Out Of Oz (The Wicked Years book 4) by Gregory Maguire (book review).

‘Out Of Oz’ is the final book in the series that takes up where Frank L Baum left off. Written by Gregory Maguire, it is both a lovely tribute to the original and an incredible exploration of the themes of popular culture. It creates a an almost elegiac mood with its look at what not only Dorothy did next but also how Oz is driven with destructive civil war and suspicion. It surely is a long way from the Yellow Brick Road and all those jolly songs of the film of ‘The Wizard Of Oz’ and yet it also reflects on that and how we perceive the character of Dorothy and the witches.


It is the return of Dorothy with her annoying musical interludes which causes great trouble in the land of Oz. Poor Dorothy, now sixteen and apparently unmarriageable, is brought back to Oz by the earthquake in San Francisco which she is visiting with her Auntie Em and Uncle Henry. They are attempting to make her forget her so-called imagined journey to Oz and show her the wonders of the world or at least the USA. Meanwhile, the spawn of Elphaba, the green witch’s son has been hidden away with the marvellous Glinda the Good (not always) and she needs to be well hidden as Oz is once again in turmoil.

This book marks the return of the amazing Gregory Maguire who has shaped and wrought a whole new mythology out of the Frank L Baum children’s books. I might be sniffy about the appropriation of some children’s books (cough! ‘The Hobbit’) but this series has been a pure joy, not least because its spin-off product of the show ‘Wicked’ has been such a breath of air into the land of musical theatre.

On returning to Oz, we meet up with the eponymous Galinda, also known previously as Glinda the Good. A great friend to Elphaba Thropp (the green one), she still mourns her passing. Now living at Mockbeggar Hall, Galinda is the widowed Lady Chuffery, surrounded by a massive entourage. When her life is invaded by troops from the Emerald City, curtsey of Emperor Shell, she keeps only a token few. These include a little girl called Rain, a strange wild child with no affinity with other people. She may be the key to Oz’s future and a treasure to be hidden in plain sight. Galinda is discovering her own unknown resources as she battles to outwit the commanding officer, General Cherrystone, who oversees her imprisonment. She’s the only resistance as her servants drop like flies (there are too many high places in Mockbeggar Hall). While Galinda gets Cherrystone to teach Rain to read, she contemplates how best to remove the threat and save the treasure. With the character of Galinda so beautifully created, we are neatly drawn in by her apparent indifference to the invading army. Much happens before we start to see a pattern and the comedy is skilfully included as part of the tragedy.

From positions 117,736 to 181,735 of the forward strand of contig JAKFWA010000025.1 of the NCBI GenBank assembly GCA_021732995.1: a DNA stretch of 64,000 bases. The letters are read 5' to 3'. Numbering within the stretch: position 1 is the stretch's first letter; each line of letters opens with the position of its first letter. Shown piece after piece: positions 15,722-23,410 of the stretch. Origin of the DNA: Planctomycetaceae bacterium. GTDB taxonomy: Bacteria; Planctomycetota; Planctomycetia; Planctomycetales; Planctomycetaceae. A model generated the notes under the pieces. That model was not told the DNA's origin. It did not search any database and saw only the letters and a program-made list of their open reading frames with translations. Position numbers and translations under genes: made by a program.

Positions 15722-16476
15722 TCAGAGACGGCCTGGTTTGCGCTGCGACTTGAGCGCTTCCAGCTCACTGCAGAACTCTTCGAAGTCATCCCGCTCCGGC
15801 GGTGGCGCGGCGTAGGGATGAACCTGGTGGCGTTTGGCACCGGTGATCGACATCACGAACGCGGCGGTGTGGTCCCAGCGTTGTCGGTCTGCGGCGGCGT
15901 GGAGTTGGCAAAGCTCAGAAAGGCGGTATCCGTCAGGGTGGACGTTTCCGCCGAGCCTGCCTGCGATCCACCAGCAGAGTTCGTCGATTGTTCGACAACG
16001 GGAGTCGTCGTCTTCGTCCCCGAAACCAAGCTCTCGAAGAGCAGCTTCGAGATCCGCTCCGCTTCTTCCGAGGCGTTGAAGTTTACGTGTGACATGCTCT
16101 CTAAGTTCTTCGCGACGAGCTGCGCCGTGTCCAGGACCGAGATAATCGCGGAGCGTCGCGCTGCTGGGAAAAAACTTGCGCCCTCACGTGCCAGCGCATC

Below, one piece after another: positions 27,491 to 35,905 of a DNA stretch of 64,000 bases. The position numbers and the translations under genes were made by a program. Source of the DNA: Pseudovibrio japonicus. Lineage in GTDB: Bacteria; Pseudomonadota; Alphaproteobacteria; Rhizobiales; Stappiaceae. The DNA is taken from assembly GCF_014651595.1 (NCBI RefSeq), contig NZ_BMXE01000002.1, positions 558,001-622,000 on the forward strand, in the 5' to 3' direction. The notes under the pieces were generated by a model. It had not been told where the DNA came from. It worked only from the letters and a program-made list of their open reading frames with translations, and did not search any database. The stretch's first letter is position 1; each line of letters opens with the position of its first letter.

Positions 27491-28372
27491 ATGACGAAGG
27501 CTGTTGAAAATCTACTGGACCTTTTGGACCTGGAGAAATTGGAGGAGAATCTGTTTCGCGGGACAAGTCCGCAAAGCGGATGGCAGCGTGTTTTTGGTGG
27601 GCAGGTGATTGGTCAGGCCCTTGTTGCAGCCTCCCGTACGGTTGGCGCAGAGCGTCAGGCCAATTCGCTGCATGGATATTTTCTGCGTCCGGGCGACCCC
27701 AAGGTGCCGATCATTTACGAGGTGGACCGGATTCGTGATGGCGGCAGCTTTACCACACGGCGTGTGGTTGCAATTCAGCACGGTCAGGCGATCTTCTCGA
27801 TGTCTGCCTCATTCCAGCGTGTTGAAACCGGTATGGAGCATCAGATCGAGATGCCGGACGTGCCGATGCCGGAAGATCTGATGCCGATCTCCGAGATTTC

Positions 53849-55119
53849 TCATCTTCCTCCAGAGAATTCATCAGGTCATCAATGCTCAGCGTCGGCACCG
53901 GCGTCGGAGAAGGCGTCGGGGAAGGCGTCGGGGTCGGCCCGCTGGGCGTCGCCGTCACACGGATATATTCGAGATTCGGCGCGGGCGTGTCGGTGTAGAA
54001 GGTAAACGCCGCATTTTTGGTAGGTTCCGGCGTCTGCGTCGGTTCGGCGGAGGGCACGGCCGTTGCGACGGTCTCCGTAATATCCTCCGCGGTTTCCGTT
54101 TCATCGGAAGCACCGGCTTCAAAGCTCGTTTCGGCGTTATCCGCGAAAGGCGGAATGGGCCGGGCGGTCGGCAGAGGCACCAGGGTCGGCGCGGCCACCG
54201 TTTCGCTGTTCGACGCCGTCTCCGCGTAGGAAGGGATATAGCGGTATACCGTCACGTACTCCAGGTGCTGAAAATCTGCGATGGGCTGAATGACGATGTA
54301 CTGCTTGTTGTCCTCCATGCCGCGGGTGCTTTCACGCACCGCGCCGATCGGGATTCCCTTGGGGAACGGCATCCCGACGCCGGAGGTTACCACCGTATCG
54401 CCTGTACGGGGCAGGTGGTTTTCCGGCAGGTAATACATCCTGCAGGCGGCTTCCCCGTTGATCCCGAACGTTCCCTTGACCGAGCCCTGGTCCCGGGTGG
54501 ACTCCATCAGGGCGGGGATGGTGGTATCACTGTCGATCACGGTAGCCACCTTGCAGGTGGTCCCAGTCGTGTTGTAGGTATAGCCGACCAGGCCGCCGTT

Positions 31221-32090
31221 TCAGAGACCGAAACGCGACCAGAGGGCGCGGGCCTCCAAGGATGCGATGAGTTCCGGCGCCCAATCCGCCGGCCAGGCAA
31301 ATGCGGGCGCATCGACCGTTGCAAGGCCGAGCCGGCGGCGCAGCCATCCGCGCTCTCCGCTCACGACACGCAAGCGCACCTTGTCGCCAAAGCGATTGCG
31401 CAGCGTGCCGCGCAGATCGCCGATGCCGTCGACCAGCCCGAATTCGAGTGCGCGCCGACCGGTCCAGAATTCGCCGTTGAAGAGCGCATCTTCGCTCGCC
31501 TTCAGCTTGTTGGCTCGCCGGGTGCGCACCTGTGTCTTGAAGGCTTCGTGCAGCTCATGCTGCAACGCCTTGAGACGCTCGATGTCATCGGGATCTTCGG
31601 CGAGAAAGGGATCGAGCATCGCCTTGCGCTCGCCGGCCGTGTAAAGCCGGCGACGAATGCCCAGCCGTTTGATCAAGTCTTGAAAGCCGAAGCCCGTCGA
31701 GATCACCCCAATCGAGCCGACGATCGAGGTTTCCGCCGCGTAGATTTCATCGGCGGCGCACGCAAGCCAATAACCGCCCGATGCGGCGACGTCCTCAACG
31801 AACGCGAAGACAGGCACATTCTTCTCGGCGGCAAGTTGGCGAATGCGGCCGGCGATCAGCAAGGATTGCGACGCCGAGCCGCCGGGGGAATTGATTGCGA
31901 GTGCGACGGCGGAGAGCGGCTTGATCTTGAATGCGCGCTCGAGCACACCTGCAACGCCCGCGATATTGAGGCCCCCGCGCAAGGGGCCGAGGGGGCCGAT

In a way I am quite despondent when the story moves on from Galinda but move it must as Rain becomes a traveller with the troop accompanying the mysterious Clock of the Time Dragon, although we and she don’t know where she might be going. With the addition of the Cowardly Lion and other returning characters, we are set for another incredible journey. Dorothy is a mix of both the original little girl and a little bit of Judy Garland, which I found a complete hoot.

I was sad when it ended and didn’t get full closure on what we should hope for Rain but, overall, I enjoyed this return to Oz and would definitely recommend the series and, of course, the show.

Sue Davies

March 2014

(pub: Headline. 579 page hardback. Price: £18.99 (UK). ISBN: 978-0-7553-4823-7)

check out website: www.headline.co.uk

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